A cash crisis at a leading UK cancer hospital has been averted after health bosses agreed to divert money from other NHS budgets.
The funding crisis has prompted a review of services
The Christie Hospital in Manchester had feared it would be forced to introduce waiting lists for chemotherapy, after its annual funding ran out.
However, on Thursday the hospital announced money was to be redirected from other health budgets to help fund its chemotherapy.
A major review of cancer care across Greater Manchester will also be carried out in the light of funding problems.
It will look at treatment both at the Christie and local hospitals.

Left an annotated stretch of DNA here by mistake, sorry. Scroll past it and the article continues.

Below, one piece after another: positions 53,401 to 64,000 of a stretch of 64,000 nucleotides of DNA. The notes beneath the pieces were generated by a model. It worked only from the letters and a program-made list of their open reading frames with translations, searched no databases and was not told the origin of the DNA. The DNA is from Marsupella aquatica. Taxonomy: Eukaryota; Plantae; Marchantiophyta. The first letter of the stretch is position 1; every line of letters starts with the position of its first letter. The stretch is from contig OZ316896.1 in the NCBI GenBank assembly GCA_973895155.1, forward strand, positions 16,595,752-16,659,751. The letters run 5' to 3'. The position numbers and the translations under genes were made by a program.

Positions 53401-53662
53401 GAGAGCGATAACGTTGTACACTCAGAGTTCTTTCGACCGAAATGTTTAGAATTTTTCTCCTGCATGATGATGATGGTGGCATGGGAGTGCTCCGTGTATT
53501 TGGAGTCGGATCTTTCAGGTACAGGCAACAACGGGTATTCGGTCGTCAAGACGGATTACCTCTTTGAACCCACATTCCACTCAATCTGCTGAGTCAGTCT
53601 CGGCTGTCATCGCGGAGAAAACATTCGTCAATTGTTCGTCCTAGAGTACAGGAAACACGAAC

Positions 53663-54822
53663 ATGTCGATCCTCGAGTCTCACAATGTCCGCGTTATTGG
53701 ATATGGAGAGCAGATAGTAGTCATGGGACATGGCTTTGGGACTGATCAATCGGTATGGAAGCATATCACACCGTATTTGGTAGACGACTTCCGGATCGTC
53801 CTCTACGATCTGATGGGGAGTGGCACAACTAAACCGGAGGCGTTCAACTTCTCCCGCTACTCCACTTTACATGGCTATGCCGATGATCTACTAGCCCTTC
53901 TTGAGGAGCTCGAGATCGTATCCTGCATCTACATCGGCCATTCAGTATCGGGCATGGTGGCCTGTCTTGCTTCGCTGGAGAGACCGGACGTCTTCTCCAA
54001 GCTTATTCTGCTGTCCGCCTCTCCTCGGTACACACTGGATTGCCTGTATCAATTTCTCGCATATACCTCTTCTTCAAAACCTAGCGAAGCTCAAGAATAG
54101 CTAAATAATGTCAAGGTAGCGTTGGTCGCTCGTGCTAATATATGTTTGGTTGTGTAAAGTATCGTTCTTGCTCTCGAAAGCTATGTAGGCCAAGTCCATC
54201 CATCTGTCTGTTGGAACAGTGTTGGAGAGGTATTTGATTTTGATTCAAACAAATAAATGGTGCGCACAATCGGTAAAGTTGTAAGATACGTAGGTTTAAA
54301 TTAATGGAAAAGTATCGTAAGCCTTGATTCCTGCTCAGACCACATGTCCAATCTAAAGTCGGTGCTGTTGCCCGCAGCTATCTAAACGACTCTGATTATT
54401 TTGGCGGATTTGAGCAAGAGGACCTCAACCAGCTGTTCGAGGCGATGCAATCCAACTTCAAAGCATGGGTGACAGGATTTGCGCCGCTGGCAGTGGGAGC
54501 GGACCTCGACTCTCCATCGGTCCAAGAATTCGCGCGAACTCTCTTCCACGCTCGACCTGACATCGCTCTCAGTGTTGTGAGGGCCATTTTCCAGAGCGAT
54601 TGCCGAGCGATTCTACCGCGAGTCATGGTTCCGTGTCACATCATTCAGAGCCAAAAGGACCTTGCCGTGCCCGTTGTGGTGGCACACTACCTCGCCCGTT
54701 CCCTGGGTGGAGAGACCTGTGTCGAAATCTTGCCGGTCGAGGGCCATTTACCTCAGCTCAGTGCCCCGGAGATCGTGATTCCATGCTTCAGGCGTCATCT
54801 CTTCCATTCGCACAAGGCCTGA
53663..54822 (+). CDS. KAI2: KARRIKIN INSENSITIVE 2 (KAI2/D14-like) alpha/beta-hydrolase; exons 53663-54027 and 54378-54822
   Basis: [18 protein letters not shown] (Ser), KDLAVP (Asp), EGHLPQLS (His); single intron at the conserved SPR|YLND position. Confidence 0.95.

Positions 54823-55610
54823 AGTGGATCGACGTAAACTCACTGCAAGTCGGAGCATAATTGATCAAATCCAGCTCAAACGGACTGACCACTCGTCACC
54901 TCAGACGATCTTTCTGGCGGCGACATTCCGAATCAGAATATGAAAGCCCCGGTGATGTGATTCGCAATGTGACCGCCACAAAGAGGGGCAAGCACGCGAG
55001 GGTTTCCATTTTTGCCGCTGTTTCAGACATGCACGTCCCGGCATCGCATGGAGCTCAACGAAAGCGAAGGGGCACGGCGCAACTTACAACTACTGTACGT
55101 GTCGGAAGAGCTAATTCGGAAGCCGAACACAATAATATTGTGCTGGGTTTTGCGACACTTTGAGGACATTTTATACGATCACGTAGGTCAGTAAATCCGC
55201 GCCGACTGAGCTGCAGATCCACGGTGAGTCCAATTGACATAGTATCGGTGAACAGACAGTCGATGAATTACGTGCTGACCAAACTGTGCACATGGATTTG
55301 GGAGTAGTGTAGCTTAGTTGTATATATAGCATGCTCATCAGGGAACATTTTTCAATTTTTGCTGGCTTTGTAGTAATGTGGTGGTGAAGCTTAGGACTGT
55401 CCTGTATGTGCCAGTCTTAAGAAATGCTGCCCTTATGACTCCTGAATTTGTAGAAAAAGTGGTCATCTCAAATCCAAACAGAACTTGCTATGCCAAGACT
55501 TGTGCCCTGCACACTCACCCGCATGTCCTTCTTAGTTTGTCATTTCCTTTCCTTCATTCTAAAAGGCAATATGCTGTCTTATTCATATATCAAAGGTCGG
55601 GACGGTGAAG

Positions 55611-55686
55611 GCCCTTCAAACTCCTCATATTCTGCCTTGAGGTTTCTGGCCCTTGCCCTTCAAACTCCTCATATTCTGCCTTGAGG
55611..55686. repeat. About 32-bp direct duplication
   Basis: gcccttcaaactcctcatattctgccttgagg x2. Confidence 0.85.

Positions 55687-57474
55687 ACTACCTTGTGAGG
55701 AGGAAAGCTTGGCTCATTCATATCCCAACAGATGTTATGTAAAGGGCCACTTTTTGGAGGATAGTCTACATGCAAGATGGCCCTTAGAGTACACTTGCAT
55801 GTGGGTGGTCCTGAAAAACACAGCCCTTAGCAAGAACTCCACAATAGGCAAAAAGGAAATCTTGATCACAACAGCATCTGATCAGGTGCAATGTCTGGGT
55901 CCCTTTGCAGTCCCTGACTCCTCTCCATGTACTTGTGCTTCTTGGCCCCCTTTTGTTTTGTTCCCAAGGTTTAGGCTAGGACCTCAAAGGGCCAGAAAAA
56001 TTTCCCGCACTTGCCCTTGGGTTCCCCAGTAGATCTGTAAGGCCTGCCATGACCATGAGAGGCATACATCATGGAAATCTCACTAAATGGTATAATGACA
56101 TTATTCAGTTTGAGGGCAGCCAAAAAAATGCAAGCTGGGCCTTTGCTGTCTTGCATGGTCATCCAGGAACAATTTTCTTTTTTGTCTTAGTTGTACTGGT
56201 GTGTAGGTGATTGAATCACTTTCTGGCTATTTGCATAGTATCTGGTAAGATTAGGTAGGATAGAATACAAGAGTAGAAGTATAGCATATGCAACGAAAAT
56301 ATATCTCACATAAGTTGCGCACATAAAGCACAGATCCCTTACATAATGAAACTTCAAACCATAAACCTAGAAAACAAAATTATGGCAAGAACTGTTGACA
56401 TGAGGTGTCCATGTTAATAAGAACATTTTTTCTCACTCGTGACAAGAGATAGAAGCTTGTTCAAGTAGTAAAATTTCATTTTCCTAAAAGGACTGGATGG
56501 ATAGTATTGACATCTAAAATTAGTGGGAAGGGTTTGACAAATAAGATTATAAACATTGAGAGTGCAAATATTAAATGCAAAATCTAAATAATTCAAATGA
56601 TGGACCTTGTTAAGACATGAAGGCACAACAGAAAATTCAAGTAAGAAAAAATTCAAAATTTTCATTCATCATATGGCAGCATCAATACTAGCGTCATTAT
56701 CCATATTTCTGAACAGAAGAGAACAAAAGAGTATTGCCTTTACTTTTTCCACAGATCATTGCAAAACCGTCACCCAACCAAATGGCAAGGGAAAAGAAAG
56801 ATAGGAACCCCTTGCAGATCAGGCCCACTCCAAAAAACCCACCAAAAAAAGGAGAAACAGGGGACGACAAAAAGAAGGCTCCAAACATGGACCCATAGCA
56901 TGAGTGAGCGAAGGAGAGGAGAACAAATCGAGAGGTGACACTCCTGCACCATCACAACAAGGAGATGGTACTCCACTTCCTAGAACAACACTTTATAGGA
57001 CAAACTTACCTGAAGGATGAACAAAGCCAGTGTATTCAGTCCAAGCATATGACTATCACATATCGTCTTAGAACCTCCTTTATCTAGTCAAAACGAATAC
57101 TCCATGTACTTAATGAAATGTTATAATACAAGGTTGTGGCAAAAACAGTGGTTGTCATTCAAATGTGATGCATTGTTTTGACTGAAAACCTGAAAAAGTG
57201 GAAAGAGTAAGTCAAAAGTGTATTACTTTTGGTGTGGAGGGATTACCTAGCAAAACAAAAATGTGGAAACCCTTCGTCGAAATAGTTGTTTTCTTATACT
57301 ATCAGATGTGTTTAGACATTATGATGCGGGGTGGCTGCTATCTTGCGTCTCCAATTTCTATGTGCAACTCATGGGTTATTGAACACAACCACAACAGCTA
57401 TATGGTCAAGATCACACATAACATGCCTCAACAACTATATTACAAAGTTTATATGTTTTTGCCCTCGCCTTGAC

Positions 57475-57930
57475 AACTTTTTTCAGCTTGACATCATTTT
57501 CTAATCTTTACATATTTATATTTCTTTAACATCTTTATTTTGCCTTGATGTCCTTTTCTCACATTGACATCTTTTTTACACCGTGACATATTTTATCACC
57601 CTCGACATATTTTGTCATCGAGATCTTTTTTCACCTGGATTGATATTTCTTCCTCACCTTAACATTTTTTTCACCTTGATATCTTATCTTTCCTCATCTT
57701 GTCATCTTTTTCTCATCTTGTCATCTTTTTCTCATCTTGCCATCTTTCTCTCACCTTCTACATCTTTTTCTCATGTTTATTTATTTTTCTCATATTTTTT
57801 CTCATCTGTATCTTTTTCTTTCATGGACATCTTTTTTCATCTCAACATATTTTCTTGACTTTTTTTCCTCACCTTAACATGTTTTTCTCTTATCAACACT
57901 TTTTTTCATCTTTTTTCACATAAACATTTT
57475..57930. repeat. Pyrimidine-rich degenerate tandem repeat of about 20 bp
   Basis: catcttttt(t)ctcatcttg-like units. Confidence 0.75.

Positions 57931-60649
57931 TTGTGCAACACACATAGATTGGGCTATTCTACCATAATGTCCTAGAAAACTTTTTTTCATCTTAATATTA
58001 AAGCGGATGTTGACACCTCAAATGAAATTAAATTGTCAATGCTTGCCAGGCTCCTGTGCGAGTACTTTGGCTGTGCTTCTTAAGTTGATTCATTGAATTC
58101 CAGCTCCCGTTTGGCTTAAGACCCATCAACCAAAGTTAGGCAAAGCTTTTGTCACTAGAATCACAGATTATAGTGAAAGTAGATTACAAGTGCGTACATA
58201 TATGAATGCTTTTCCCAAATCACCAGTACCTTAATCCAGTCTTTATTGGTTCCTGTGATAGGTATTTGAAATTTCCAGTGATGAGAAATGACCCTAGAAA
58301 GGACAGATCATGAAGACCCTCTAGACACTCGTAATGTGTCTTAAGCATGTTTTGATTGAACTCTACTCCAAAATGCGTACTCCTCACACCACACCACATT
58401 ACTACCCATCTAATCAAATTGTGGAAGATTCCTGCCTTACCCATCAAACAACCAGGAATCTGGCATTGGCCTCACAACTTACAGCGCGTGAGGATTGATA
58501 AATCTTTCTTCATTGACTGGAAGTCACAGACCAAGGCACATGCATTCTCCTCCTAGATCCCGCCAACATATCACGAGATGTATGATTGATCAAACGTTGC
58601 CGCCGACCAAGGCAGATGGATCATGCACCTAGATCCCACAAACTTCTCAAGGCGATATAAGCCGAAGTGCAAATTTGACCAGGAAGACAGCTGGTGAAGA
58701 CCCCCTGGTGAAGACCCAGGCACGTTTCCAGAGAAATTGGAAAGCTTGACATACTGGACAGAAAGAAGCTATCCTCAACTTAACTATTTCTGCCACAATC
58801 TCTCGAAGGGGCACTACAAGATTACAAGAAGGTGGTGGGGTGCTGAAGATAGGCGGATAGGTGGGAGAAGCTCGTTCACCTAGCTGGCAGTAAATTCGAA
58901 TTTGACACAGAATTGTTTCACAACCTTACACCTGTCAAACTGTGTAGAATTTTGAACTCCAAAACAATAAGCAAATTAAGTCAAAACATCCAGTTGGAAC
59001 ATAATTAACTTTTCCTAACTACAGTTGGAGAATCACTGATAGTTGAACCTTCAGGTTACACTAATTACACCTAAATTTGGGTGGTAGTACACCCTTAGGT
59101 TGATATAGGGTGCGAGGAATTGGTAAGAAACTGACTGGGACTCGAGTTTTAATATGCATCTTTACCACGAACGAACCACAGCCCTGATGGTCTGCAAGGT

Last year doctors at the hospital carried out 7,200 more treatments than they had budgeted for.
This news will be huge relief to our patients, their families and our staff
The Christie Hospital
Some of their costs were met later, but the hospital had been told that there would be no extra funds this year.
Dr Kevin Snee, speaking on behalf of the 14 primary care trust, said: "Waiting lists for chemotherapy are clearly unacceptable, both for the public and our clinical colleagues.
"We continue to invest heavily in cancer services, one of the government's key priority areas.
"I am confident that the review we have initiated will shape a modernised, integrated cancer service for Greater Manchester."
Joanna Wallace, chief executive at the Christie, said: "This news will be huge relief to our patients, their families and our staff."
Because of strict funding rules, money for treatment must come from the NHS and hospitals cannot use cash it has resceived from other sources, such as charity fundraising.